Unfortunately, the government relies on the private sector to fill the gaps in public health. Let it be clear, the private sector would never be able to meet the needs of the poor. Healthcare is expensive and the private sector is profit-driven. I know a private hospital in Gurgaon where the first thing given to a patient on admission is three remote devices.
One is to choose the television channels, the other to control the room temperature and the third one is to control the bed which is divided into three portions each of which can be raised or lowered to suit the patient’s convenience.
Small wonder, medical tourism has been gathering steam. A poor patient does not need any of these remotes. He needs a clean bed, medicines and proper care by the doctors, nurses and other supporting staff. The insurance Jaitley promises will simply not work. Let it be clear, the government cannot shy away from its responsibility to provide free healthcare to the needy.
Modi loves to travel a lot, especially to Western countries. Why does he not travel to Canada or Australia or Cuba or China to find out how the poor there get treatment free of cost. Why is he interested only in the US model? I remember Obama making a statement that he felt sad when he heard that a person was re-using the needle to inject insulin into his body. That was a measure of poverty for Obama. I re-use the needle till the pain turns severe.
India competes with China in many sectors. Such competitions are fine. But why can’t India compete with China in healthcare and education where it is far, far ahead of India? This requires prioritisation. Not the type where the government earmarks Rs 10,000 crore to build a statue of Sardar Patel, which would be bigger than the Statue of Liberty. What Modi does not know is that while the Statue of Liberty was donated by the people of Paris, it was erected with the money the New Yorkers contributed in response to an appeal made by newspaper editor George Pulitzer. The government did not spend any money on the statue project.
Building toilets continues to be Modi’s obsession. True, lakhs of new toilets were built. Are they being used? Does the government know that a majority of them are not usable? I need to tell the government one small thing. If four persons use a toilet which does not have water supply, the fifth person would find it impossible to use it. That is what a lady belonging to Sulabh International told a conference the other day.
She said her organisation used to charge a small user fee from those using the toilets it ran in the slum areas of Delhi. Sulabh has been prevented from charging any fees. As a result, there is no one to keep the toilets clean. They have become dirty and are not usable by those who cannot sit on shit and add to the shit. A country like Afghanistan has a larger percentage of people using toilets than India. Since we aspire to be like China, let it be mentioned that nearly 100 per cent people use toilets there. So what is the solution to the problem?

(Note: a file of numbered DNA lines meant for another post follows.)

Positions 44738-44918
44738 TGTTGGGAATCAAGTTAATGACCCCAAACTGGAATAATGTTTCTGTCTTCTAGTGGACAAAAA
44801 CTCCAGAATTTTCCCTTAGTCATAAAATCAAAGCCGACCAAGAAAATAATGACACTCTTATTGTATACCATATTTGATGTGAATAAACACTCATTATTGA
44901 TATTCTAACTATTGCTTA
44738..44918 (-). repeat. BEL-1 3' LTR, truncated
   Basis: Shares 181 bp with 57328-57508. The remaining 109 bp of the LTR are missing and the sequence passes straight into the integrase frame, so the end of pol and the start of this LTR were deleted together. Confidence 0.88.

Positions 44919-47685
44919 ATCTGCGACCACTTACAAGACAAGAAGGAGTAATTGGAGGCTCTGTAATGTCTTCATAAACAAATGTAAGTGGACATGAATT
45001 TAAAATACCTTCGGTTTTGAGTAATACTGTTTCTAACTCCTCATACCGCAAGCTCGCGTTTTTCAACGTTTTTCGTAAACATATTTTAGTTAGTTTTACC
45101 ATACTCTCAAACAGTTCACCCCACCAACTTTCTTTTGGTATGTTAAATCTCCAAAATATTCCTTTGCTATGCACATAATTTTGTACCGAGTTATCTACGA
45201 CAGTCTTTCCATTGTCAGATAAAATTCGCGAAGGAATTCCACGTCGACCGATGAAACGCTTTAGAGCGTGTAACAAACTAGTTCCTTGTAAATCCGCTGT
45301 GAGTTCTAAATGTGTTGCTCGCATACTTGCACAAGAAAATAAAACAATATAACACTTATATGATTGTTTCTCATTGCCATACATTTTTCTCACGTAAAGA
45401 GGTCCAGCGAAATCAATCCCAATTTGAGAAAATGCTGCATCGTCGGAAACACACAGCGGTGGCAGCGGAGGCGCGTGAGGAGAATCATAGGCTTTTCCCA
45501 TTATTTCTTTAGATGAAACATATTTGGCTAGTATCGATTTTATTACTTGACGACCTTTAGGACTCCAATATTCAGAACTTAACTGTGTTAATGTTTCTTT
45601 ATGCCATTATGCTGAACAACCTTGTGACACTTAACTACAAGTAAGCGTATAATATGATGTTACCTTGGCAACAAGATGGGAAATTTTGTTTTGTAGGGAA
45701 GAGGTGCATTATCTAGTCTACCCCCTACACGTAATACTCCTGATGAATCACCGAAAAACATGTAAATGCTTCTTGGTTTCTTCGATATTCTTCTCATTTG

The solution lies in spreading education. An educated person knows the value of toilets and would not like to defecate in the open. Alas, this government has been reducing the allocation for education. Again, it expects the private sector to step in and provide education. Even in the Mecca of Capitalism, i.e., the US, the state plays a major role in the education sector.
In India, the Central and state governments are no longer investing in schools. No new schools are being built. Jaitley says he would build Ekalavya Schools for the Adivasi students. Why the name Ekalavya, who was not allowed anywhere near the school system prevalent at that time forcing him to build a statue of the teacher and learn the art of archery himself? Be that as it may, the point to be made is that a person who is educated is a better citizen.
The government, instead, wants to improve the skills of the people. Yes, skills need to be improved in a country where the only tools an electrician carries with him is a tester. However, more important is education. KR Narayanan would not have become the President of India if he was encouraged to improve the traditional skill he inherited. Or, take the case of Dr BR Ambedkar. He, too, would not have become the father of the Constitution if he was given only skill training.
I know for sure that the figures of skill development are all fudged. Let the government continue its Skill India Mission. Let it also improve the quality of school education. Today government schools are known only for the mid-day meal they serve. No teaching worth the name takes place there. ASER reports have been consistently pointing out that a majority of the children in Class V are unable to read the textbooks of Classes I and II. How can such children cope with the pressures when they move to higher classes? They, finally, leave the schools without learning anything.
We often talk about demographic dividend but we forget the fact that we have the largest number of unemployable people. We need more classrooms, laboratories, computers and better teaching in schools than bullet trains between Ahmedabad and Gujarat. The Budget is very clear that the President’s salary would be increased to Rs 5 lakh per month but there is no such clarity when it comes to the support prices to be given to the farmers. It says the support price would be 150 per cent of the cost price.
In short, the Budget is like the speeches of Modi, which are full of words, with little substance. There was a time when his words could move mountains and win elections. The drubbing his party received in Rajasthan the day the Budget was presented shows that the people have stopped listening to him. This Budget is aimed at the voters who may even be asked to judge Modi earlier than they are supposed to. Except for the corporates, whose tax rates have been cut, the Budget does not instil confidence among the ordinary people like you and I.(Published on 05th February 2018, Volume XXX, Issue 06)